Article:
Smaller than expected
When we approached Egypt, my cruise mate declared that he didn’t really care about seeing the pyramids because he had seen plenty of photos of them. Incomprehensible! He preferred to visit the historic battleground of El Alamein and its museum and cemetery. To each his own.
The $189 Egypt, tombs and pyramids tour was well worth it. Our guide, a 40-something Egyptian woman was an engineer who stopped her professional life to have a family, then later decided to become a tour guide, which required four years of study. Fluent in English she gave us an insider’s view of Egyptian life and culture and even taught us some Arabic words and phrases. Her name was Hala and she was excellent in every way — personable, intelligent, amusing. After about a two-and-a-half-hour bus ride from the port of Alexandria we reached Cairo and the pyramids. Somehow the pyramids weren’t as big as I expected — perhaps because our cruise ship was the size of Alaska, and by comparison everything else seemed small.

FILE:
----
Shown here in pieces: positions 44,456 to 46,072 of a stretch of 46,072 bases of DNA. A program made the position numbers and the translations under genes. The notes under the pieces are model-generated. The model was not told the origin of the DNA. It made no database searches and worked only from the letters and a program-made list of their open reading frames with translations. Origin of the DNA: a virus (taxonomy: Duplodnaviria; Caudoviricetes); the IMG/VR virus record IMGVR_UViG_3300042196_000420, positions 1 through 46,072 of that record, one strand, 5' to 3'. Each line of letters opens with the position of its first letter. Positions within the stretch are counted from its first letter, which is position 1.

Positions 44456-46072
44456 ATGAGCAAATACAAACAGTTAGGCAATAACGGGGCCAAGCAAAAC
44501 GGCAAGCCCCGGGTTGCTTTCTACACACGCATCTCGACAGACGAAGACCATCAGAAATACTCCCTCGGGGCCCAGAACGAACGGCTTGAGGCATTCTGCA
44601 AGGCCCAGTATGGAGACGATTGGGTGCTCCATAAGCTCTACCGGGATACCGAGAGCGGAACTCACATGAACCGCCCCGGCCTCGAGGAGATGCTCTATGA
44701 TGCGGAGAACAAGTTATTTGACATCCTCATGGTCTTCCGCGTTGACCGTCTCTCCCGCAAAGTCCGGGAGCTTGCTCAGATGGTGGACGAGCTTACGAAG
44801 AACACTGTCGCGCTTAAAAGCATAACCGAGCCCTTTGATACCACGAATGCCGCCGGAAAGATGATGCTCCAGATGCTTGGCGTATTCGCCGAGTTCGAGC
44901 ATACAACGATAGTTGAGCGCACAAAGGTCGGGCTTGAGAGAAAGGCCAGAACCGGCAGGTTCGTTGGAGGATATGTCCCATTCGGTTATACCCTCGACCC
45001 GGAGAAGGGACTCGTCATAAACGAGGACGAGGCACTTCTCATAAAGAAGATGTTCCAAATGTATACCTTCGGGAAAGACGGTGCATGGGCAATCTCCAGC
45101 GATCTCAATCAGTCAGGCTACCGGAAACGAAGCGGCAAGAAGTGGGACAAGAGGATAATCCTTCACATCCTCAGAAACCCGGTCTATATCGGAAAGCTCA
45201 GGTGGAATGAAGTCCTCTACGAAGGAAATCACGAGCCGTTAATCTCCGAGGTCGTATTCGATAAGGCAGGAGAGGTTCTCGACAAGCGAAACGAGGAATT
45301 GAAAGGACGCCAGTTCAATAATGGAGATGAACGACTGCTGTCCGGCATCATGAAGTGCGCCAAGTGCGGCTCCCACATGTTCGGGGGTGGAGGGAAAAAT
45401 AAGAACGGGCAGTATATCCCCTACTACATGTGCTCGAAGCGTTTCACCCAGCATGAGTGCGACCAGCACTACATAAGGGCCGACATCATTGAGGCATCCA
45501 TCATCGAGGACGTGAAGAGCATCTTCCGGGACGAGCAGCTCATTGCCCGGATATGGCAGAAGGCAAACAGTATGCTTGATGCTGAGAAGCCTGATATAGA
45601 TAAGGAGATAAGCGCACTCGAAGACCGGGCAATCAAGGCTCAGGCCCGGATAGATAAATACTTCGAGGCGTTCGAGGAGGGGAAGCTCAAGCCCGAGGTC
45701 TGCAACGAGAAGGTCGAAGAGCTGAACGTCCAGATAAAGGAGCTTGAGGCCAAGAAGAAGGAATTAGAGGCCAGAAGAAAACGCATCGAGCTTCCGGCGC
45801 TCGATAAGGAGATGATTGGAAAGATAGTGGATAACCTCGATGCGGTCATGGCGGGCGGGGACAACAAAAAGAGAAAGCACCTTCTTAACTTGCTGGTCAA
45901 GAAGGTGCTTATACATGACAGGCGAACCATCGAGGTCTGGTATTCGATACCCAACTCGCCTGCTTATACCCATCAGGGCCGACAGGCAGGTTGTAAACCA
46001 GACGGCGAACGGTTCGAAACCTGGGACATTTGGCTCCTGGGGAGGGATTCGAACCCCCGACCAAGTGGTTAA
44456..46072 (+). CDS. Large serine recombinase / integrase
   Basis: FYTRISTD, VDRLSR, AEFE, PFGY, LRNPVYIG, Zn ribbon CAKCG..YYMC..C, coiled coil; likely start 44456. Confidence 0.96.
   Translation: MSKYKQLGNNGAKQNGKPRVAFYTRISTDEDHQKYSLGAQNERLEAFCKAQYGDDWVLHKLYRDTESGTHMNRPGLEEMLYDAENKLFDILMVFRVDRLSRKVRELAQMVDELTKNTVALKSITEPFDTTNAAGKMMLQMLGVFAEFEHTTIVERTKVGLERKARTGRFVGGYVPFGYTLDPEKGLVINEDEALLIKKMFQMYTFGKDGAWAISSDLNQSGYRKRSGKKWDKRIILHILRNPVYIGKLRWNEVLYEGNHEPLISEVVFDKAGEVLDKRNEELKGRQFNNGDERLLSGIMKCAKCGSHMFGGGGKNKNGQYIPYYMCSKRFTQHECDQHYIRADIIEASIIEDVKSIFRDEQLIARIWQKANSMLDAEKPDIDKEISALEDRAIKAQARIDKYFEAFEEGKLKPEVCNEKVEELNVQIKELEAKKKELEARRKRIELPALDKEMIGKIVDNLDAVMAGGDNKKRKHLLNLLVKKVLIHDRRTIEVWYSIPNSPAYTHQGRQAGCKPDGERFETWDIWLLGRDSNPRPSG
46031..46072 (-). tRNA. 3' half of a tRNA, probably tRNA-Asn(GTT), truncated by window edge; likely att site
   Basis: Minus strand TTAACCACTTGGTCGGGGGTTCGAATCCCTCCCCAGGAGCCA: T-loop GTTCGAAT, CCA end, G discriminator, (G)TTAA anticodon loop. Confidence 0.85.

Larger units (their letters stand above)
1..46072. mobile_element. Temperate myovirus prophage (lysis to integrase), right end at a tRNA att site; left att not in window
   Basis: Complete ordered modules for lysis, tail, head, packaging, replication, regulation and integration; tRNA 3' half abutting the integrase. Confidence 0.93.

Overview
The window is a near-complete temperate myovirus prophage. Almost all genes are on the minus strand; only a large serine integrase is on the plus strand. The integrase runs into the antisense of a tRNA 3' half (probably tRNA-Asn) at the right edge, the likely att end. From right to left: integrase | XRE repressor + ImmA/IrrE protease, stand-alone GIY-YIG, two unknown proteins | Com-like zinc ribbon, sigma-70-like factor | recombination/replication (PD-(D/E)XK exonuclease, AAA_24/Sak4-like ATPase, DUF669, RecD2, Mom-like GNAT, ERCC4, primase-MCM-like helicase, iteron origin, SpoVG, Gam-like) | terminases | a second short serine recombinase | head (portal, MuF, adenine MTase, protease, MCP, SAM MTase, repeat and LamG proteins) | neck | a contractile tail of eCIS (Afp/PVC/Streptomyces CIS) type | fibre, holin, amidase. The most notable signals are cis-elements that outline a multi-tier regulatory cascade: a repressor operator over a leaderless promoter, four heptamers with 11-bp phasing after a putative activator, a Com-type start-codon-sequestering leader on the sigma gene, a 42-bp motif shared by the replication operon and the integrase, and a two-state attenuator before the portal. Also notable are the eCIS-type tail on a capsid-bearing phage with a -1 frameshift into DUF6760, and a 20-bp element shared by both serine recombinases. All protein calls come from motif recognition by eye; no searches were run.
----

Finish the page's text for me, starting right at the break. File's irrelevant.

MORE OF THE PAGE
But still magnificent
But they were wonderful nevertheless. It was a tourist/vendor war zone around the pyramids. Since no tourists had been there for eight months during the revolution, the vendors were ravenous and it was a feeding frenzy with the new crop of tourists. Anywhere you pointed your camera some vendor with or without camel and/or traditional Arabian outfit was planting himself in your viewfinder asking for money. We were well prepared for this on the ship and told not to look at or talk to any vendors unless we wanted them to follow us in perpetuity. Engaging in any contact meant that you wanted to buy something.
Not far from the pyramids on the Giza Plateau is the Sphinx, surrounded by mobs of people and fenced off, so you cannot walk right up to it.
Equally fascinating were the tombs of Sakara, where we actually entered an semi-excavated pyramid, crouching down to walk through a dark downhill tunnel to a chamber within. In another tomb beautiful hieroglyphics decked the walls.